At the end of this exercise, a 200VA transformer wired as a bucking tranny does the same job as a 2,200VA conventional transformer. The 200VA transformer can be expected to weigh less than 2kg (again excluding case, connectors, etc.). This is not only a significant weight and size reduction, but it will also cost far less than a conventional transformer. This seems too good to be true, but it really does work as described.
The schematic above shows how it's done. The voltage in the secondary is wired out-of-phase, so removes (by subtraction) the secondary voltage from the mains voltage supplied to your appliance. The maximum current that flows in the secondary is the full load current, so is 10A at 220V or 20A at 110V. Regulation can be improved by using a slightly larger than necessary transformer if it's critical, but it will still be far cheaper and lighter than a conventional transformer. At 240V input, the primary current is a mere 833mA at the maximum load of 2.2kVA. Predictably, this increases to 1.66A for the 120V version.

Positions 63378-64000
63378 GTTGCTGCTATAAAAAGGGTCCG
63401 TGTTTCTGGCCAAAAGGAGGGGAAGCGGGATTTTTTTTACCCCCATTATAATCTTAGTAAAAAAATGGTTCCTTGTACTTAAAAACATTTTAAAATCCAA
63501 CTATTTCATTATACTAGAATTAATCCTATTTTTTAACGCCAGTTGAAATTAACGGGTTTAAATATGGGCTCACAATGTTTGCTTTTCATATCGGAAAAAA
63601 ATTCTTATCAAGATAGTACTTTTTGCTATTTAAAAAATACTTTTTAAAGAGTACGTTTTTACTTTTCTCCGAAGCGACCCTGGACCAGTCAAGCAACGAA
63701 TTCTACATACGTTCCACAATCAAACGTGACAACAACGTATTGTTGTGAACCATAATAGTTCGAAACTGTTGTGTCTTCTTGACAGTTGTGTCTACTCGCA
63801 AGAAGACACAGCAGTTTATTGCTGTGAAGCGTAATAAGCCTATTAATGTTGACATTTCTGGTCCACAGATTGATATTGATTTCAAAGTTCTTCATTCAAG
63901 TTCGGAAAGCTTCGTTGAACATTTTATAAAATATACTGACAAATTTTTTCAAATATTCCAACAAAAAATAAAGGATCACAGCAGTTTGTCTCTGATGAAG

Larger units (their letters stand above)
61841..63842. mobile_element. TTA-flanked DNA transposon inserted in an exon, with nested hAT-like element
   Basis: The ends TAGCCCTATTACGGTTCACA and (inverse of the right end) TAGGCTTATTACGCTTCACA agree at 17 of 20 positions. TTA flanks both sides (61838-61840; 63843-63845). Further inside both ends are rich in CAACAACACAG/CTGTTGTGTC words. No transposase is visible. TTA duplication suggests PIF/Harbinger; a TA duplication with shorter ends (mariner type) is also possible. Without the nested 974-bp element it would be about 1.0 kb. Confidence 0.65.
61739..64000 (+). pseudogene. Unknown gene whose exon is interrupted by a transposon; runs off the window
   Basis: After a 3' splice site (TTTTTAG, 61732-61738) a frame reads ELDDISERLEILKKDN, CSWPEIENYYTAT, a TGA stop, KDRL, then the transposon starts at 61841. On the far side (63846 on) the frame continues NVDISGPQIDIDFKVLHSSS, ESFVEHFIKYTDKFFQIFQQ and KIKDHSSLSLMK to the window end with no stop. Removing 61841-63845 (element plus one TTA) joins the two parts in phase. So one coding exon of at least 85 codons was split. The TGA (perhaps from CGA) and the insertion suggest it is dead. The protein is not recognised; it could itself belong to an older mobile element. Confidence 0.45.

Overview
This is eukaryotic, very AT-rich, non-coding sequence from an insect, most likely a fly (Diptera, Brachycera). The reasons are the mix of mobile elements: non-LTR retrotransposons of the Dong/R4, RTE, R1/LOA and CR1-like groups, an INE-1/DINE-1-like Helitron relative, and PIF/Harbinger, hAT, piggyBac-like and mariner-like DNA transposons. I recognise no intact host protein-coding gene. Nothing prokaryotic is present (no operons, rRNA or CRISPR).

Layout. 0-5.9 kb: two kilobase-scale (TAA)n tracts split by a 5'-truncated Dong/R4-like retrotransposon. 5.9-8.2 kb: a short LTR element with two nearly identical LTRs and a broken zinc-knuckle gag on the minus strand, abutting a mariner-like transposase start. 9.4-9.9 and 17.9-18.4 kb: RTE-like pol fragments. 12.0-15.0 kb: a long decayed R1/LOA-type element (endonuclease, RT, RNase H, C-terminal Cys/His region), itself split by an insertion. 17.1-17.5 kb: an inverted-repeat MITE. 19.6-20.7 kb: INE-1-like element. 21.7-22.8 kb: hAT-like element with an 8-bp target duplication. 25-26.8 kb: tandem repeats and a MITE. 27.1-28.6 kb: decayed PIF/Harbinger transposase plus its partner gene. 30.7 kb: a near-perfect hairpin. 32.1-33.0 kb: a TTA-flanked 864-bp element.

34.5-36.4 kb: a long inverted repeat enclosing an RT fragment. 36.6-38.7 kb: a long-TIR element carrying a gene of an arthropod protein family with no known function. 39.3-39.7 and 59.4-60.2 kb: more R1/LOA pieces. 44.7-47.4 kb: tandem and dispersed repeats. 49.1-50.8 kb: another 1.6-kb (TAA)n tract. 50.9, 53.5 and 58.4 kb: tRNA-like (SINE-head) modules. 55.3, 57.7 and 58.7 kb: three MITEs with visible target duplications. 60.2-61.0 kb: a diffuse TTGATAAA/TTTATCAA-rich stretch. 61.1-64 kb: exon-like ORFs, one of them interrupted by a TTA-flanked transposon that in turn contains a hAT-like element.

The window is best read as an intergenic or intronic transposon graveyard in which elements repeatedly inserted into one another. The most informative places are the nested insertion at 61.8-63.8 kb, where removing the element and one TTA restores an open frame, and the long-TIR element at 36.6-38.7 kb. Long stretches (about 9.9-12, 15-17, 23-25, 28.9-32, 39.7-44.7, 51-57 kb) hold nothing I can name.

Because your safety switch is not disabled, there is no increased risk of electric shock. If you ever need to reduce the mains voltage by a set amount to improve the longevity of an appliance, this is a cheap and effective way to do it. In many areas, the mains voltage can be significantly higher than the nominal, and this is a simple and cost-effective way to reduce the voltage to something that doesn't cause your expensive equipment to blow up at regular intervals. Take special note of the winding polarities, and make sure that you test your wiring (with a filament lamp in series with the mains in case of a serious mistake).